Evening meal



The beauty of man, of woman; child
Each is perfect and of perfect form
Each delightful to the soul, the mind, the heart
The strong enduring curves of women, the hard and graceful lines of men,
the determination of childhood, reaching toward man and woman with arms outstretched.
They are my kindred, my kin, my sisters, brothers, sons and daughters.
I love each: the tanned skin of my female friend as she lies sprawled in the shade, slick with sweat; the white emerging confidence of a man I know; the blond-headed children running dappled through the woods.
It is impossible to enjoy masculine, feminine, parenthood, until you have seen the perfection of each person. Each is wondrous, each kind wondrous. Knowing this makes the self wondrous. I, too, am part of this gathering, brave and full of admiration. I have nothing to hide, nothing to prove. I am none, all, and more myself than ever.

I dace barefoot with this assembled tribe in a trampled-down clearing in the forest, sun sinking, disappearing. The day is night, we are night, swaying like darkness now, trees looming overhead and summer heat lingering in the grasses. Children, men and women, we dance and dance, fueled by the flesh of the animal we have consumed together.IMG_3886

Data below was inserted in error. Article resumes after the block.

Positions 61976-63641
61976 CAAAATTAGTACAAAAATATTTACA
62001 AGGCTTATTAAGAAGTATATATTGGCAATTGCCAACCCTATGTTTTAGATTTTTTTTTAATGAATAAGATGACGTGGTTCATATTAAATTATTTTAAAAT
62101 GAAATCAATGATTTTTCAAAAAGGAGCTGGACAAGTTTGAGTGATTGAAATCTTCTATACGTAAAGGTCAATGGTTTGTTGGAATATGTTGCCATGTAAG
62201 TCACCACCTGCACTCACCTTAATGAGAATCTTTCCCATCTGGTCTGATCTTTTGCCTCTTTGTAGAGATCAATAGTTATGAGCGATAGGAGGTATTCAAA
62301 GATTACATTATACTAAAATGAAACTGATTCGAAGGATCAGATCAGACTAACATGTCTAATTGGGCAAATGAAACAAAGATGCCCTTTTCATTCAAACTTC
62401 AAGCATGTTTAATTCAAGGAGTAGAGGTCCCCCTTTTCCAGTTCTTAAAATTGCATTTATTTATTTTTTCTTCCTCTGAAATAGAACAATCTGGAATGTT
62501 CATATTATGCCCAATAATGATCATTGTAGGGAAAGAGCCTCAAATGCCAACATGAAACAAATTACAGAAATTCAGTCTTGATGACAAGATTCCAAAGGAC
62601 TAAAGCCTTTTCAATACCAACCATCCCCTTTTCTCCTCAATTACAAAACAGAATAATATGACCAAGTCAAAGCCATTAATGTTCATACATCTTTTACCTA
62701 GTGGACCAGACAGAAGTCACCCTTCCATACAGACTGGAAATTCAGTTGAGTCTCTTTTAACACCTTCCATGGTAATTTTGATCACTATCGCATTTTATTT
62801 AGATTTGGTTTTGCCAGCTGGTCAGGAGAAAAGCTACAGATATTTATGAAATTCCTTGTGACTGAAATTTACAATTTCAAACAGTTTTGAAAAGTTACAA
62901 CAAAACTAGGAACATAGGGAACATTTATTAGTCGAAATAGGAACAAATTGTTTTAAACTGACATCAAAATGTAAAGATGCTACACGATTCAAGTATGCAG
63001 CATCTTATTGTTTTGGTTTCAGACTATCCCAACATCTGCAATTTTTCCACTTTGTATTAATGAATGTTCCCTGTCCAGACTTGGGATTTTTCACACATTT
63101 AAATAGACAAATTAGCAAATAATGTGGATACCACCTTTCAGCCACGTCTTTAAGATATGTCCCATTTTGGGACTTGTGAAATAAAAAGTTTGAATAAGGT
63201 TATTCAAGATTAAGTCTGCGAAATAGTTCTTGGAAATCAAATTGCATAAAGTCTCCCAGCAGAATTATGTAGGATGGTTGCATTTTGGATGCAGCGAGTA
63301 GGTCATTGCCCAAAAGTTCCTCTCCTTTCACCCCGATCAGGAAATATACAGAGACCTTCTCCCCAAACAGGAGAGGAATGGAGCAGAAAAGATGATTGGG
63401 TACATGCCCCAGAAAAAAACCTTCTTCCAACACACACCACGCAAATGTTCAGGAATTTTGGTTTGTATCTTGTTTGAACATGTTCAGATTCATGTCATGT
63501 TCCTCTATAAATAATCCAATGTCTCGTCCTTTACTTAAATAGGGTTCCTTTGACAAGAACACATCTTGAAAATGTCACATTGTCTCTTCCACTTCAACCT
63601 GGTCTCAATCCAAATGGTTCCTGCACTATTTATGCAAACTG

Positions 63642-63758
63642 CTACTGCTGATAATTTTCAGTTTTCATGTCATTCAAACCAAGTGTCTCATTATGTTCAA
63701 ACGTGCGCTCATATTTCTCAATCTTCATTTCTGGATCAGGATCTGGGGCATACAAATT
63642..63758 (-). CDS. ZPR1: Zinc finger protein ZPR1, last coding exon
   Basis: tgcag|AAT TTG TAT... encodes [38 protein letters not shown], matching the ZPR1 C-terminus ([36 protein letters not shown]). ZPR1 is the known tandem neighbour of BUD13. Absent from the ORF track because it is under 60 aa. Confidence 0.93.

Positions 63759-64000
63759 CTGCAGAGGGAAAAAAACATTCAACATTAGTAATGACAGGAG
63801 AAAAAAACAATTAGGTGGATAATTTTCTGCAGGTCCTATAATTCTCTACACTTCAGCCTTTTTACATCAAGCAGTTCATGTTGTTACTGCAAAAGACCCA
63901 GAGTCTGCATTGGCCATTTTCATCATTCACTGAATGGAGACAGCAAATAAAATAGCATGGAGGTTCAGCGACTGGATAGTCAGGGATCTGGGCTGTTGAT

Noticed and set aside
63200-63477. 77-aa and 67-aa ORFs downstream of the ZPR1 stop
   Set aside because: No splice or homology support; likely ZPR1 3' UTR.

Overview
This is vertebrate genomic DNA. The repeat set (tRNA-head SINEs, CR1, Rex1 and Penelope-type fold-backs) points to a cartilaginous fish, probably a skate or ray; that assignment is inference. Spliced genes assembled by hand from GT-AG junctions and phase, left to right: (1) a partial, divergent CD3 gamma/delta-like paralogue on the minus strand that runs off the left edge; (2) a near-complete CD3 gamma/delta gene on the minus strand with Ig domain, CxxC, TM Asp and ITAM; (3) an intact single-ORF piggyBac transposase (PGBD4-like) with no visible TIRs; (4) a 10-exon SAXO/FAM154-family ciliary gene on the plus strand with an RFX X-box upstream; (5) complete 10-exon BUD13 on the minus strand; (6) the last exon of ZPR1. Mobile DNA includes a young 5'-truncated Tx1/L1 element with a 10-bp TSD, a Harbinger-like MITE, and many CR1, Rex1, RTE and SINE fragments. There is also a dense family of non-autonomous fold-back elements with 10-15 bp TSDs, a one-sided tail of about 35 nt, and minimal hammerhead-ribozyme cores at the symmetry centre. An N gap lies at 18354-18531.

Fit to be useful


Natural Born Heroes by Christopher McDougall is one-part tale of how a ragtag band of Greeks and British misfits kidnapped a German general in WWII, and one-part manifesto on the health benefits of moving naturally and fueling your body on fat. Hero in this case means one thing: “be fit to be useful,” MovNat (movement naturale) founder Erwin Le Corre’s mantra. MovNat, which is increasing in popularity around the country, involves acting like a human being in a natural environment. Ideally, it re-creates scenarios like running across logs while carrying a small child.

MovNat dadMoving naturally means training your body to respond well in any given situation, and fat fueling means you can go for hours, even days, on literally nothing but your own fat stores, while keeping a clear head and light feet. Hence why that ragtag band of kidnappers could haul the Nazi General around in seemingly impossible conditions.